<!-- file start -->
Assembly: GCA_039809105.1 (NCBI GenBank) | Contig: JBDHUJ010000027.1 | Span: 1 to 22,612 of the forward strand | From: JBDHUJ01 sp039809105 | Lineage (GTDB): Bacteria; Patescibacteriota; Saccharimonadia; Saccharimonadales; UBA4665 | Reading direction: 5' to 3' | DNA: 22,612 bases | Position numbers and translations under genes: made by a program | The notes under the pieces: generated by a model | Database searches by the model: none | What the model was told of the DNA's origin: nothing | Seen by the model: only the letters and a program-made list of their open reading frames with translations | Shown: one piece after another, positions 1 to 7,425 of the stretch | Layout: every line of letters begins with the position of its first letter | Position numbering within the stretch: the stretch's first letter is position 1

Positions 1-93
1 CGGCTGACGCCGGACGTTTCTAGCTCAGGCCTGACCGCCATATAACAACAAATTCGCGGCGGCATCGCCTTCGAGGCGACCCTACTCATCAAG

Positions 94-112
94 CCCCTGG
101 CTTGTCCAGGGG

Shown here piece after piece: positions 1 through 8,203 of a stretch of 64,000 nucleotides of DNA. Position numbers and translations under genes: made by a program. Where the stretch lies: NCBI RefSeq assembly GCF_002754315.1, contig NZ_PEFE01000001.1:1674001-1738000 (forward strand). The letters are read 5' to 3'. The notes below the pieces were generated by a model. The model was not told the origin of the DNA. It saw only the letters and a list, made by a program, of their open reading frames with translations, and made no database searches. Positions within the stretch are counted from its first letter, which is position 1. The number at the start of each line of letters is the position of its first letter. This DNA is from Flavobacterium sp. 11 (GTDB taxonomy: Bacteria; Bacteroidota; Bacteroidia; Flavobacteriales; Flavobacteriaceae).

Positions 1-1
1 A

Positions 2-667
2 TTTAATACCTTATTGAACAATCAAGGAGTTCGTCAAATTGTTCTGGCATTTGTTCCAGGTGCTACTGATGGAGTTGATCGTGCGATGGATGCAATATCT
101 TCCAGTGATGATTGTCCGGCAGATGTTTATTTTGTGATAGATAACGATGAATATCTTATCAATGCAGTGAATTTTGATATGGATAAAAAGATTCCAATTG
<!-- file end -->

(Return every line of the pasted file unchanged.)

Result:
Assembly: GCA_039809105.1 (NCBI GenBank) | Contig: JBDHUJ010000027.1 | Span: 1 to 22,612 of the forward strand | From: JBDHUJ01 sp039809105 | Lineage (GTDB): Bacteria; Patescibacteriota; Saccharimonadia; Saccharimonadales; UBA4665 | Reading direction: 5' to 3' | DNA: 22,612 bases | Position numbers and translations under genes: made by a program | The notes under the pieces: generated by a model | Database searches by the model: none | What the model was told of the DNA's origin: nothing | Seen by the model: only the letters and a program-made list of their open reading frames with translations | Shown: one piece after another, positions 1 to 7,425 of the stretch | Layout: every line of letters begins with the position of its first letter | Position numbering within the stretch: the stretch's first letter is position 1

Positions 1-93
1 CGGCTGACGCCGGACGTTTCTAGCTCAGGCCTGACCGCCATATAACAACAAATTCGCGGCGGCATCGCCTTCGAGGCGACCCTACTCATCAAG

Positions 94-112
94 CCCCTGG
101 CTTGTCCAGGGG

Shown here piece after piece: positions 1 through 8,203 of a stretch of 64,000 nucleotides of DNA. Position numbers and translations under genes: made by a program. Where the stretch lies: NCBI RefSeq assembly GCF_002754315.1, contig NZ_PEFE01000001.1:1674001-1738000 (forward strand). The letters are read 5' to 3'. The notes below the pieces were generated by a model. The model was not told the origin of the DNA. It saw only the letters and a list, made by a program, of their open reading frames with translations, and made no database searches. Positions within the stretch are counted from its first letter, which is position 1. The number at the start of each line of letters is the position of its first letter. This DNA is from Flavobacterium sp. 11 (GTDB taxonomy: Bacteria; Bacteroidota; Bacteroidia; Flavobacteriales; Flavobacteriaceae).

Positions 1-1
1 A

Positions 2-667
2 TTTAATACCTTATTGAACAATCAAGGAGTTCGTCAAATTGTTCTGGCATTTGTTCCAGGTGCTACTGATGGAGTTGATCGTGCGATGGATGCAATATCT
101 TCCAGTGATGATTGTCCGGCAGATGTTTATTTTGTGATAGATAACGATGAATATCTTATCAATGCAGTGAATTTTGATATGGATAAAAAGATTCCAATTG